The computer-program product can also be stored at another computer and transmitted when desired to the user's workstation by a network or by an external communications network. One skilled in the art can appreciate that the physical storage of the sets of instructions physically changes the medium upon which it is stored so that the medium carries computer-readable information. The change may be electrical, magnetic, chemical, or some other physical change. While it is convenient to describe the invention. in terms of instructions, symbols, characters, or the like, the reader should remember that all of these and similar terms should be associated with the appropriate physical elements. Thus, a method for implementing the present invention as depicted in FIG. 3, can be accomplished with a computer-aided device. In such a method, data stored in a memory unit of a data-processing system such as a data-processing system, can represent steps in a method for implementing a preferred embodiment of the present invention.
With reference now to FIG. 4 there is illustrated a simplified block diagram illustrating the functional entities comprising one embodiment of the CRC generator of the present invention. Block 402 represents a data packet similar to data packet 200 of FIG. 2. The data packet depicted at block 402 is delivered to a parser, illustrated at block 404. Although not explicitly depicted in FIG. 4, in accordance with conventional CRC techniques (described in further detail in Stallings pp. 164-171), k zero-bits are appended to the data packet prior to the packet being delivered to the parser. As explained with reference to FIGS. 2 and 3, the data packet is then parsed in a regularly interleaved manner into a predetermined number, N, of subframes 406. In general for a data packet having M total bits that is to be partitioned into N subframes, each subframe will be composed of a unique set of M/N bits. For example, if, as depicted in FIG. 2 and Appendix A, the number of subframes has been determined to be four, the parser depicted at block 404 will parse out every fourth bit starting, for example with the first. This subframe will thus be comprised of the first, fifth, ninth, thirteenth, seventeenth, etc. bits in order to construct one subframe. Similarly, the next subframe will be .constructed from the second, sixth, tenth, fourteenth, etc. bits and so on for the remaining two subframes.
Subframes 406 are then padded with zeros as illustrated at step 203 of FIG. 2 and Appendix A and delivered to a divider depicted at block 408. As shown in bock 408, the divider performs modulo-2, no carries division on each of the padded subframes. For each such division operation, the dividend is the padded subframe, and, in accordance with conventional CRC techniques (See Stallings pp. 164-171), the divisor is a predetermined common divisor, comprised of k+1 bits. The remainder from the modulo-2, no carries division of subframe i by P will be utilized as the “partial check sum” for subframe i. After all N of such partial check sums 410 have been computed, they are added together within a modulo-2, no carries adder, or its functional equivalent illustrated at block 412. The sum of all N partial check sequences is the final frame check sequence 414 that is then associated with and appended to data packet 402.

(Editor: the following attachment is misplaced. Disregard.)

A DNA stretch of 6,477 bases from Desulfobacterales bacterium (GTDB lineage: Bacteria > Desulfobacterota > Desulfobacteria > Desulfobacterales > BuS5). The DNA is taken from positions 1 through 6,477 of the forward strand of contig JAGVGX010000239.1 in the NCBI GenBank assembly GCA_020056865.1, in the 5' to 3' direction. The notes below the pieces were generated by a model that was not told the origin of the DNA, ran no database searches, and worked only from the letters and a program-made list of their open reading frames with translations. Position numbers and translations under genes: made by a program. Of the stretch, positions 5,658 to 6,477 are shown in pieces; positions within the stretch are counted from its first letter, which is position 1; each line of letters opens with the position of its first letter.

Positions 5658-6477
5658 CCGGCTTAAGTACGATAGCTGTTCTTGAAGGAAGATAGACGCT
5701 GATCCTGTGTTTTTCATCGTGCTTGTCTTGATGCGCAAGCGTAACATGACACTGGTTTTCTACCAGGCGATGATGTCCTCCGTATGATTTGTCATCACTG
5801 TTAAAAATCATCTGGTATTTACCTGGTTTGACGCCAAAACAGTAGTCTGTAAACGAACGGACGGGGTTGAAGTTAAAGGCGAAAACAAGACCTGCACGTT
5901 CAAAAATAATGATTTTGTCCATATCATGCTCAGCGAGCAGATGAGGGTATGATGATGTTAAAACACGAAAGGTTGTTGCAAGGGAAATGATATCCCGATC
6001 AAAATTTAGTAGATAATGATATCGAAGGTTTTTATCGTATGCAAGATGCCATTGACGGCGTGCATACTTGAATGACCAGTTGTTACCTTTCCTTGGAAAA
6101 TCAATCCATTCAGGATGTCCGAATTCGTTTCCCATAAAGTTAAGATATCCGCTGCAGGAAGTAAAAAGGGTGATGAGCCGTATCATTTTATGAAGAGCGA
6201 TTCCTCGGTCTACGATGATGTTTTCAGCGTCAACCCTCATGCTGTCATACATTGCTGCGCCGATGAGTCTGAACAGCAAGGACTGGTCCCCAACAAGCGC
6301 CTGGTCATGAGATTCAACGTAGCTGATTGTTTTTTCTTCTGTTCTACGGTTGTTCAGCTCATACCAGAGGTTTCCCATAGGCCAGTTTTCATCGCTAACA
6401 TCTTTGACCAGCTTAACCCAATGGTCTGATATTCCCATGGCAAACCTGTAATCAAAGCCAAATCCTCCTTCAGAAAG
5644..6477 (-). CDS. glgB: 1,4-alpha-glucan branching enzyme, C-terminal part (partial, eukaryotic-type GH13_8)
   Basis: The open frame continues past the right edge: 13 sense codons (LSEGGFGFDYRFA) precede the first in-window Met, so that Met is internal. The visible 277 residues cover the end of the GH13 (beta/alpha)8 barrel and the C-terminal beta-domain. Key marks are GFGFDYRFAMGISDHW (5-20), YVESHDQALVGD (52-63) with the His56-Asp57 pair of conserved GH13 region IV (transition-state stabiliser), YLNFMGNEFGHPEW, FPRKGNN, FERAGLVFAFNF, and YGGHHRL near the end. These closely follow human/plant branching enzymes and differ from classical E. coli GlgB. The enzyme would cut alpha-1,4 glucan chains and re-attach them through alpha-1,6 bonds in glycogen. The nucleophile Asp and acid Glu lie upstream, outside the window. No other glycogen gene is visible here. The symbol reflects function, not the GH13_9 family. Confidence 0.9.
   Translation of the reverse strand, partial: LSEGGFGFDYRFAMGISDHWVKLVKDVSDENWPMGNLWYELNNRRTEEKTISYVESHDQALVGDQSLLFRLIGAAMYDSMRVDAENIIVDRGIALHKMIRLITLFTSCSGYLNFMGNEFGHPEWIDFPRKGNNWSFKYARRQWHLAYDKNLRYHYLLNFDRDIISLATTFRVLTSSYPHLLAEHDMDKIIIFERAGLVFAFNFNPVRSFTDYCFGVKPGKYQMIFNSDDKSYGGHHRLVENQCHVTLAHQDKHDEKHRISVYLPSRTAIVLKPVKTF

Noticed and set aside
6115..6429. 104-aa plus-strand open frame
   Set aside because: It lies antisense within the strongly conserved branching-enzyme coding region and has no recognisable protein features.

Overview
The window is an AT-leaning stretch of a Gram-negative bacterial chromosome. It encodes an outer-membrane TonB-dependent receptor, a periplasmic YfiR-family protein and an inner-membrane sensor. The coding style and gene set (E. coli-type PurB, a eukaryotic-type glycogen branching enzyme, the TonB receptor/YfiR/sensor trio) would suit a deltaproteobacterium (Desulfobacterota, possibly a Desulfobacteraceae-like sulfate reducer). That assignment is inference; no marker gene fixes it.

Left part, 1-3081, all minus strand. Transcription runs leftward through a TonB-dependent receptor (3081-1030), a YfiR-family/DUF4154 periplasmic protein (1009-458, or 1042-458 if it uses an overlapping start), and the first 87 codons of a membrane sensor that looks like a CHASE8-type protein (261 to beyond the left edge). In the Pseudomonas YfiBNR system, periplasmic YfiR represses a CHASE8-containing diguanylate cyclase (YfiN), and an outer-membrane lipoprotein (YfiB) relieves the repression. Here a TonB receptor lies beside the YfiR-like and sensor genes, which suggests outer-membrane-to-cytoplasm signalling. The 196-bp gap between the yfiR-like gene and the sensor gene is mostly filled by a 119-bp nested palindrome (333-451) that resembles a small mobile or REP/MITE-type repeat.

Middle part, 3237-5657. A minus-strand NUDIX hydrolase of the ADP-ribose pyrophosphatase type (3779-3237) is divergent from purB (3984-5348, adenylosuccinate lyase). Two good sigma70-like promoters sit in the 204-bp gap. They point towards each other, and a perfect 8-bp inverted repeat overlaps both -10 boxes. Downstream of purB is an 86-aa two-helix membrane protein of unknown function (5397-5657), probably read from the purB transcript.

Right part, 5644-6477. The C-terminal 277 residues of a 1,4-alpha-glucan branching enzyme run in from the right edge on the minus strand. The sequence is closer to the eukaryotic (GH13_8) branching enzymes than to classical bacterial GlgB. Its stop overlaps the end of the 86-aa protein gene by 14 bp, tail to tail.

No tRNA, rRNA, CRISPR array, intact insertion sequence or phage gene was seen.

While the invention has been particularly shown as described with reference to a preferred embodiment, it will be understood by those skilled in the art that various changes in form and detail may be made therein without departing from the spirit and scope of the invention. It is therefore contemplated that such modifications can be made without departing from the spirit or scope of the present invention as defined in the appended claims.
This appendix sets forth a general method of deriving a Frame Check Sequence (FCS) in accordance with the method and system of the present invention.
Modulo-2 addition with no carries is distributive, that is, x*(y+z)=x*y+x*z. Let a, b, c, and d be any four binary numbers, and let P be any nonzero divisor. Dividing P into a yields a quotient Q(a) and a remainder R(a). Thus a=Q(a)*P+R(a). Similarly, dividing P into b, c, and d, and designating F to be the sum a+b+c+d:
Substituting padded subframes for a, b, c, and d in this example, a set of four remainders will be obtained. The four remainders that result from each division are then added together to obtain the FCS for data packet 200. That is, suppose a full frame:
is partitioned as:
an000an-1000an-2000 . . . a2000a1000 +
0bn000bn-1000bn-200 . . . 0b2000b100 +
00cn000cn-1000cn-20 . . . 00c2000c10 +
000dn000dn-1000dn-2 . . . 000d2000d1,
which, for illustrative purposes may be labelled as subframes Sa, Sb, Sc, and Sd respectively. In accordance. with the relation depicted in equation (2):
Thus the FCS for data packet 200 may be obtain in this manner from subframes 202, 204, 206, and 208. The process of CRC computation is thus modified by partitioning the data packet in a manner consistent with subframes 202, 204, 206, and 208.
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|International Classification||H03M13/09, H04L1/00|
|Cooperative Classification||H04L1/0071, H03M13/091, H04L1/0072, H04L1/0061|
|European Classification||H04L1/00B7V, H04L1/00B7E, H04L1/00B8, H03M13/09B|
|24 Sep 1999||AS||Assignment|
Owner name: IBM CORPORATION, NEW YORK
Free format text: ASSIGNMENT OF ASSIGNORS INTEREST;ASSIGNORS:CALVIGNAC, JEAN LOUIS;JEFFRIES, CLARK DEBS;VERPLANKEN, FABRICE JEAN;REEL/FRAME:010277/0927
Effective date: 19990920
|13 Jul 2007||FPAY||Fee payment|
Year of fee payment: 4
|19 Aug 2011||SULP||Surcharge for late payment|
Year of fee payment: 7
|19 Aug 2011||FPAY||Fee payment|
Year of fee payment: 8
|28 Aug 2015||REMI||Maintenance fee reminder mailed|
|20 Jan 2016||LAPS||Lapse for failure to pay maintenance fees|
|8 Mar 2016||FP||Expired due to failure to pay maintenance fee|
Effective date: 20160120